Late iconic rapper Tupac’s sister Sekyiwa Shakur recently alleged that music executive Tom Whalley has refused to “fully comply” in the legal battle over the musician’s estate.
According to Billboard, Sekyiwa told a Los Angeles judge that Tom has refused to “fully comply” with a critical court order in their ongoing legal battle. She reportedly called him out for having a “disregard for transparency” and a “false sense of entitlement.”
In the filing, Sekyiwa’s attorneys said the judge ordered an accounting report to address Tom’s “repeated pattern” of hiding information from beneficiaries, but he had done little to fix the issues. He was previously ordered to file a report on the state of Afeni Shakur-Davis’ trust after Sekyiwa and The Tupac Shakur Foundation accused him of having “embezzled millions” while running it. However, seven months later, the 47-year-old alleged that the music executive had fallen “woefully short of compliance.”
“Instead of remedying these issues, as it was intended to do, respondent’s accounting only further demonstrates respondent’s false sense of entitlement, disregard for transparency and unwillingness to properly comply with his obligation to account to the petitioners and act as a fiduciary,” her attorneys wrote. “[The] respondent has chosen to keep his actions and the status of the assets in the Trust and Amaru in the dark rather than allow reasonable review and comment. Respondent should not be allowed to continue spending the Trust’s assets to pursue a self-serving, drawn-out litigation campaign with the aim of withholding as much critical financial information as he can until forced to produce it and falsely promoting himself in the process. If the Trust’s money is to be spent, it should be spent efficiently on an independent CPA who will move expeditiously and account to the beneficiaries and the Court fairly and objectively.”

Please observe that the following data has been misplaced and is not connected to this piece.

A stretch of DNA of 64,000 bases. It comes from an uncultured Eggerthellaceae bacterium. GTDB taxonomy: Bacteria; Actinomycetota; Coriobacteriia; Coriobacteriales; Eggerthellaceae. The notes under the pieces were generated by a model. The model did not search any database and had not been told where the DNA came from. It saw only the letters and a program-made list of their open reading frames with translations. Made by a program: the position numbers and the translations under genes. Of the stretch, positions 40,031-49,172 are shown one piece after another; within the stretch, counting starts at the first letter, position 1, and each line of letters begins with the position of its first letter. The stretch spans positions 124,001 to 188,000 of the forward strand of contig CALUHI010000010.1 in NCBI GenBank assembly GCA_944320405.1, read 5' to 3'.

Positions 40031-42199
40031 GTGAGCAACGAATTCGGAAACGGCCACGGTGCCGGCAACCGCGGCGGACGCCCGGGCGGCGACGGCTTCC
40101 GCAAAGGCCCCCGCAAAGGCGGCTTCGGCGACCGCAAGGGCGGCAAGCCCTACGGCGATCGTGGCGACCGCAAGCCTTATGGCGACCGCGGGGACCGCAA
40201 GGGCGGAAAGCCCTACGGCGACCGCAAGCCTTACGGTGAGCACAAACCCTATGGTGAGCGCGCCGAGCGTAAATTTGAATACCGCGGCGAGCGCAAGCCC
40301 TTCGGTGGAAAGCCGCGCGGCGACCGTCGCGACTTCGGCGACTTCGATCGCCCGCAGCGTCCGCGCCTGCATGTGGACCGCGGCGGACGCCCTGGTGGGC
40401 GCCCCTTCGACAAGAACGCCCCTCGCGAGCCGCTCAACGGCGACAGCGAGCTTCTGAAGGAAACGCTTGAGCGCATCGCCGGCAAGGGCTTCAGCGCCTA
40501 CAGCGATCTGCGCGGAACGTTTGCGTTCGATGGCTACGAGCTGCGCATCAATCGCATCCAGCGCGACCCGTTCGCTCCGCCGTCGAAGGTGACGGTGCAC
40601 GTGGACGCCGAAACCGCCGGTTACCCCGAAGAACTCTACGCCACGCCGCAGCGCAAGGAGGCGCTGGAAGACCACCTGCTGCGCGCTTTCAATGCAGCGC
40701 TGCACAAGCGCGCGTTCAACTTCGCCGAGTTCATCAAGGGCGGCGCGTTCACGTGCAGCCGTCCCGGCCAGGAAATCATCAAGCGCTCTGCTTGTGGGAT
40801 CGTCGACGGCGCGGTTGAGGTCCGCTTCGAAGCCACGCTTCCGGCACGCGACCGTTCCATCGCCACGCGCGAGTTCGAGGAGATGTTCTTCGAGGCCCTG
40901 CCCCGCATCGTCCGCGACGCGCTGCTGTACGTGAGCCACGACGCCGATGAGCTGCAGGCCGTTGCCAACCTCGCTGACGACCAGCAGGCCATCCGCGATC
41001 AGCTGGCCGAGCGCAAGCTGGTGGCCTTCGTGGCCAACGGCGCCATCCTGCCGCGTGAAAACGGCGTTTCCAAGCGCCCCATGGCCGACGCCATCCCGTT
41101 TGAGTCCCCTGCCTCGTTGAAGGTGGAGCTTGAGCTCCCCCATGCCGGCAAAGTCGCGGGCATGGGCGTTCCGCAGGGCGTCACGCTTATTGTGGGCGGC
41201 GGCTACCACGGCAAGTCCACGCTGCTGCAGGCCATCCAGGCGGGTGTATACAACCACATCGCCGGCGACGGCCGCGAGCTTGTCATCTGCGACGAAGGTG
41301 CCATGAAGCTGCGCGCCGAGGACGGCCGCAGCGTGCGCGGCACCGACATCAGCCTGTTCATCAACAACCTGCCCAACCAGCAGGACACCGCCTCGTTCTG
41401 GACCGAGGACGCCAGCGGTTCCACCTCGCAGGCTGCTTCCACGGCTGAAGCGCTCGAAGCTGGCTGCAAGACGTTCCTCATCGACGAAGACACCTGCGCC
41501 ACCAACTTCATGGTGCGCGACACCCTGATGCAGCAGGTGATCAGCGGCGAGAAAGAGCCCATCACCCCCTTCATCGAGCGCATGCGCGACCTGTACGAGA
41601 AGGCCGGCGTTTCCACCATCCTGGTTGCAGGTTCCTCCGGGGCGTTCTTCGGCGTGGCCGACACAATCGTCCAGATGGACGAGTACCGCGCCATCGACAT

Tupac’s mother Afeni was named as beneficiary of his estate after he tragically died from a fatal shooting in 1996. When Afeni passed away in 2016, Tom was then named as the trustee of the Afeni Shakur-Davis Separate Property Trust. He was reportedly close friends with the legendary rapper and his mom, as he had signed Tupac to Interscope Records back in 1991.
In June, the attorney for Afeni’s trust, Howard King, claimed Tom had not committed any wrongdoing and “acted in the best interest of Tupac.
“These legal claims are disappointing and detrimental to all beneficiaries of the trust,” King said. “We are confident the court will promptly conclude that Tom has always acted in the best interests of Amaru, the trust, and all beneficiaries.”
A hearing in the case regarding Tupac’s estate is scheduled to take place in August.